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posted by janrinok on Wednesday June 08 2022, @04:31AM   Printer-friendly
from the plugged-in-like-USB dept.

USB-C to be mandatory for phones sold in the EU by autumn 2024

The EU have agreed legislation, alternate link, forcing all future smartphones sold in the EU — including Apple's iPhone — be equipped with USB-C port for wired charging by autumn 2024. The rule will also apply to other electronic devices including tablets, digital cameras, headphones, handheld video game consoles, and e-readers. Laptops will have to comply with the rule at a later date.

The legislation still needs to be approved by the EU Parliament and Council later this year, but this appears to be a formality. In a press release, the European Parliament stated clearly that the law will be in place "by autumn 2024." By this date, all devices covered by the law and sold in the EU will have to use USB-C for wired charging.

EU Agrees Single Mobile Charging Port in Blow to Apple

EU agrees single mobile charging port in blow to Apple:

Apple (AAPL.O) will have to change the connector on iPhones sold in Europe by 2024 after EU countries and lawmakers agreed on Tuesday to a single mobile charging port for mobile phones, tablets and cameras in a world first.

The political intervention, which the European Commission said would make life easier for consumers and save them money, came after companies failed to reach a common solution.

Brussels has been pushing for a single mobile charging port for more than a decade, prompted by complaints from iPhone and Android users about having to switch to different chargers for their devices.

iPhones are charged from a Lightning cable, while Android-based devices use USB-C connectors.

Half the chargers sold with mobile phones in 2018 had a USB micro-B connector, while 29% had a USB-C connector and 21% a Lightning connector, according to a 2019 Commission study.

"By autumn 2024, USB Type-C will become the common charging port for all mobile phones, tablets and cameras in the EU," the European Parliament said in a statement.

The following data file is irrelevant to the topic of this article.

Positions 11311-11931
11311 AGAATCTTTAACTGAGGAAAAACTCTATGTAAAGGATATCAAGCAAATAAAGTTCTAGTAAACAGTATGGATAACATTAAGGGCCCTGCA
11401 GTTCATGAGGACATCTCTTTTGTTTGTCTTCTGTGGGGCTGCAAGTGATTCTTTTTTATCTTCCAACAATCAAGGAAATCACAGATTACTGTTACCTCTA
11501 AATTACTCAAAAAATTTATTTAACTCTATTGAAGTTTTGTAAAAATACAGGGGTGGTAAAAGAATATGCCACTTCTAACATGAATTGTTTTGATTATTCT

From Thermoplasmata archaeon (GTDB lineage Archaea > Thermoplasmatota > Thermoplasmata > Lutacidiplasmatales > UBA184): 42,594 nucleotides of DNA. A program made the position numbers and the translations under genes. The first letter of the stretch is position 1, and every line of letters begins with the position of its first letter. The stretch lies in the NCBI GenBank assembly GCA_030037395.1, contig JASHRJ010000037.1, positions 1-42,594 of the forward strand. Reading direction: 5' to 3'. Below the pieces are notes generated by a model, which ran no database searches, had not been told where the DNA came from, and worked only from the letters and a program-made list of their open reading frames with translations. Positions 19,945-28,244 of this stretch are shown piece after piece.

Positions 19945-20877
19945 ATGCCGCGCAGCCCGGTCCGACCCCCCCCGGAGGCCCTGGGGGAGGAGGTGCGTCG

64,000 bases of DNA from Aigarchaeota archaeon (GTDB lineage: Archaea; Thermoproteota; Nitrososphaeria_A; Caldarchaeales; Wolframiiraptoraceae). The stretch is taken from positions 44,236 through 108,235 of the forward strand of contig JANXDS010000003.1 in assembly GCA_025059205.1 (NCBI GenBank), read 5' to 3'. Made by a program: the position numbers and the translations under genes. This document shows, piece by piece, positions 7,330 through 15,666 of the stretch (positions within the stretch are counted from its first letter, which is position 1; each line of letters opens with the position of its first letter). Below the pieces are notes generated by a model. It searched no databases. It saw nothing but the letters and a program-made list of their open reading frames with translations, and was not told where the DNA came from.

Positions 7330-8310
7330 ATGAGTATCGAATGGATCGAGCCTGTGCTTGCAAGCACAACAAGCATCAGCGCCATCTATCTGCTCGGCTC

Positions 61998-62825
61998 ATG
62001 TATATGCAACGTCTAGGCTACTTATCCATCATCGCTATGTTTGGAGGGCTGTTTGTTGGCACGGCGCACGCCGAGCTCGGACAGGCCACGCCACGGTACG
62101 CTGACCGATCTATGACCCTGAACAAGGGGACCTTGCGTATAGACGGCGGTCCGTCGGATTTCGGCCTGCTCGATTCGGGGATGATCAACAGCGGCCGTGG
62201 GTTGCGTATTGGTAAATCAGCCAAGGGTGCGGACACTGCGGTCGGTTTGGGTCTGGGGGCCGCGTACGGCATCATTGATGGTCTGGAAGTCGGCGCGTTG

EU industry chief Thierry Breton said the deal would save around 250 million euros ($267 million) for consumers.

"It will also allow new technologies such as wireless charging to emerge and to mature without letting innovation become a source of market fragmentation and consumer inconvenience," he said.


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  • (Score: 4, Insightful) by janrinok on Wednesday June 08 2022, @01:28PM (3 children)

    by janrinok (52) Subscriber Badge on Wednesday June 08 2022, @01:28PM (#1251526) Journal

    So are you suggesting that we should never make regulations because something better might eventually come along? That is exactly what we have had and the amount of waste and surplus charging devices that are around is a real problem now.

    If something comes along later the law can always have an amendment written once the new standard has proven its worth. So you don't change the regulation every six months just because a manufacturer has thought of another 'standard' but if something better is found then you can start a gradual change to the better connector over a period of time.

    I cannot see a reason why the same sort of idea could be used in your seatbelt example. If there is a cost-effective and proven improvement that is acceptable to the public (I don't want to be strapped in with a 4 or 5 point harness system if the existing seat belt and airbag provides adequate protection for me) then I cannot see why the law cannot be changed to allow both types to be acceptable for a period of time before phasing out the existing requirement completely. That it hasn't be done is a failure of law makers, and not an excuse to not make any regulations at all.

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  • (Score: 1) by khallow on Wednesday June 08 2022, @05:38PM (2 children)

    by khallow (3766) Subscriber Badge on Wednesday June 08 2022, @05:38PM (#1251604) Journal

    So are you suggesting that we should never make regulations because something better might eventually come along? That is exactly what we have had and the amount of waste and surplus charging devices that are around is a real problem now.

    Actually, that does sound like a good reason to keep the EU out of this. It shouldn't be the EU's job to meddle with electronics and the like. Getting in the way of good technologies is a big reason why.

    • (Score: 3, Touché) by janrinok on Wednesday June 08 2022, @05:54PM (1 child)

      by janrinok (52) Subscriber Badge on Wednesday June 08 2022, @05:54PM (#1251611) Journal

      Your 'meddling with electronics' is our saving waste and the expense of multiple chargers. It makes good sense to me.

      • (Score: 1) by khallow on Friday June 10 2022, @12:11PM

        by khallow (3766) Subscriber Badge on Friday June 10 2022, @12:11PM (#1252150) Journal
        I guess my thinking is threefold. First, that waste and inefficiency just isn't government's job to fix. Second, that the goal is vague and unaccountable enough to allow for all kinds of shenanigans. My take is that a fair amount of the EU's efforts in standards making and efficiency improvements really are just protectionism for EU businesses. Finally, what kind of business can comply with these evergrowing regulations? A large business. There are large economies of scale to regulatory compliance encouraging the sort of oligopoly formation and centralization we see in the EU.